I understand that open-ended design review questions are generally discouraged.

However, I'm designing my first mains powered device and was wondering if constrained design review questions such as "Are there any glaring safety issues with this circuit" on topic?

Assuming the circuit in question is fairly simple.


2 Answers 2


I don't think I'd have a problem with it. The caveat being that its well documented with a schematic and a well written description. Another thing that could be done is to make the question as specific as possible as to what pertains to being safe. In addition to that:

Some subjective questions are allowed, but “subjective” does not mean “anything goes”. All subjective questions are expected to be constructive. What does that mean? Constructive subjective questions:

-inspire answers that explain “why” and “how”
-tend to have long, not short, answers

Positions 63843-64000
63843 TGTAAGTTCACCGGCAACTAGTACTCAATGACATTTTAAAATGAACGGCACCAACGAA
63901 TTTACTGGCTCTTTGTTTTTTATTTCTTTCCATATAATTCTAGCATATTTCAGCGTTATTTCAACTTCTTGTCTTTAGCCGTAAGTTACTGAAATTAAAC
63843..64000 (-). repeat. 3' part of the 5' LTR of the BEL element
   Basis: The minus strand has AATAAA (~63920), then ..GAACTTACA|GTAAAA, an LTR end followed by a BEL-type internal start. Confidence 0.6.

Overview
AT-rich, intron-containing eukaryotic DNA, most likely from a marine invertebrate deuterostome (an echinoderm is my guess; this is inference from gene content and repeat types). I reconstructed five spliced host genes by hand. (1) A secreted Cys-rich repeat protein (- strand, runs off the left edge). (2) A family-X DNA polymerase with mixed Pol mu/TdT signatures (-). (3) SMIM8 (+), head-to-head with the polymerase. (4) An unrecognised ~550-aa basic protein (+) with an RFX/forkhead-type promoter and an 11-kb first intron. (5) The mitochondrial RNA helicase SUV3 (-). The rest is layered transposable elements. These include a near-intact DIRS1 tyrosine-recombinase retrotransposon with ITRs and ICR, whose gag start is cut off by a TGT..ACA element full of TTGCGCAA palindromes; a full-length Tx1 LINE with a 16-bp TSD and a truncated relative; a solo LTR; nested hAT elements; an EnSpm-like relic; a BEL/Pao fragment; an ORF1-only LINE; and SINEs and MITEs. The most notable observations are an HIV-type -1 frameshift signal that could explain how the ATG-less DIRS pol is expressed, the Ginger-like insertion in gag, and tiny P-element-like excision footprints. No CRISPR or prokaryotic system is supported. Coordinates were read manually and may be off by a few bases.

-have a constructive, fair, and impartial tone
-invite sharing experiences over opinions
-insist that opinion be backed up with facts and references
-are more than just mindless social fun

Reference: https://electronics.stackexchange.com/help/dont-ask

So keep the question specific and make it easier for people to read with documentation and being specific.


I guess a question formulated like this can still a bit too open-ended, unless the circuit is very simple (like no more than 4-5 components, and a single, very simple task).

As soon as the circuits is a bit more complex than this, it would certainly make it easier to guide the readers and formulate the question such as "Are there any safety issues with having the R1 resistor here, and are there particular precautions to take regarding the C2 capacitor ratings". You can still end the question with an invitation to check the rest ("Any advice on the safety of this ciruit is welcome"), but providing a list of specific things you're not sure about will certainly make the experience better for both you and the answerer.

If you don't do that, the job is actually more difficult for the answerers, so you might get less answers, and the answers may be less interesting: you risk having answers basically just saying "Everything looks good to me.". Then, you did not learn much, and what confidence can you have in such an answer, even if the person saying this is right?


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